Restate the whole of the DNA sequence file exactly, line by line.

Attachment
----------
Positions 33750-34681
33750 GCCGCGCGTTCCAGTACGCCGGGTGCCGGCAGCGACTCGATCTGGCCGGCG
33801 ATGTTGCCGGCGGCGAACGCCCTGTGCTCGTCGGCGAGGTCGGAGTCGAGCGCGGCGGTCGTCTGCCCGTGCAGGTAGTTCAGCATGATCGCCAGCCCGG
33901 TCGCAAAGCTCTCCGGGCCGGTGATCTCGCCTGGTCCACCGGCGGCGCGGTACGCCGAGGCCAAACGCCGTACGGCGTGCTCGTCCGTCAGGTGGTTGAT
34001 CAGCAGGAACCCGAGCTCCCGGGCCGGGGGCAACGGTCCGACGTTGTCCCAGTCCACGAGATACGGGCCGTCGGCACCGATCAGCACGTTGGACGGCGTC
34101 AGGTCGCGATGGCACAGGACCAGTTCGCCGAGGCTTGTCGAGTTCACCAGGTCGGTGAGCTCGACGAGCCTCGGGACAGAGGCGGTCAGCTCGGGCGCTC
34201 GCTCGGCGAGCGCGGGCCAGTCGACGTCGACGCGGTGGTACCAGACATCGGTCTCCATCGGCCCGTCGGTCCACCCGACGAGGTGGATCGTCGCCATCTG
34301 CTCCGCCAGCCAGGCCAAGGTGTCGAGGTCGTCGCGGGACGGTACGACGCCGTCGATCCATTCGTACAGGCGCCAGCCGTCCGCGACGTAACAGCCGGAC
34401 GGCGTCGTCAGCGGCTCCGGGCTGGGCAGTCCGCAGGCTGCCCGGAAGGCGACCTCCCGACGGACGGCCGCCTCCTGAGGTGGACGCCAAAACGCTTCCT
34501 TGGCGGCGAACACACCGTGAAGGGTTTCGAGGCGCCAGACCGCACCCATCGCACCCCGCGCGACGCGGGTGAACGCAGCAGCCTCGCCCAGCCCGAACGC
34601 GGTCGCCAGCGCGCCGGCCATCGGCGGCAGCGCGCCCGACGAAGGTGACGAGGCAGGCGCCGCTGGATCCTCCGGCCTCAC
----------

Positions 33750-34681
33750 GCCGCGCGTTCCAGTACGCCGGGTGCCGGCAGCGACTCGATCTGGCCGGCG
33801 ATGTTGCCGGCGGCGAACGCCCTGTGCTCGTCGGCGAGGTCGGAGTCGAGCGCGGCGGTCGTCTGCCCGTGCAGGTAGTTCAGCATGATCGCCAGCCCGG
33901 TCGCAAAGCTCTCCGGGCCGGTGATCTCGCCTGGTCCACCGGCGGCGCGGTACGCCGAGGCCAAACGCCGTACGGCGTGCTCGTCCGTCAGGTGGTTGAT
34001 CAGCAGGAACCCGAGCTCCCGGGCCGGGGGCAACGGTCCGACGTTGTCCCAGTCCACGAGATACGGGCCGTCGGCACCGATCAGCACGTTGGACGGCGTC
34101 AGGTCGCGATGGCACAGGACCAGTTCGCCGAGGCTTGTCGAGTTCACCAGGTCGGTGAGCTCGACGAGCCTCGGGACAGAGGCGGTCAGCTCGGGCGCTC
34201 GCTCGGCGAGCGCGGGCCAGTCGACGTCGACGCGGTGGTACCAGACATCGGTCTCCATCGGCCCGTCGGTCCACCCGACGAGGTGGATCGTCGCCATCTG
34301 CTCCGCCAGCCAGGCCAAGGTGTCGAGGTCGTCGCGGGACGGTACGACGCCGTCGATCCATTCGTACAGGCGCCAGCCGTCCGCGACGTAACAGCCGGAC
34401 GGCGTCGTCAGCGGCTCCGGGCTGGGCAGTCCGCAGGCTGCCCGGAAGGCGACCTCCCGACGGACGGCCGCCTCCTGAGGTGGACGCCAAAACGCTTCCT
34501 TGGCGGCGAACACACCGTGAAGGGTTTCGAGGCGCCAGACCGCACCCATCGCACCCCGCGCGACGCGGGTGAACGCAGCAGCCTCGCCCAGCCCGAACGC
34601 GGTCGCCAGCGCGCCGGCCATCGGCGGCAGCGCGCCCGACGAAGGTGACGAGGCAGGCGCCGCTGGATCCTCCGGCCTCAC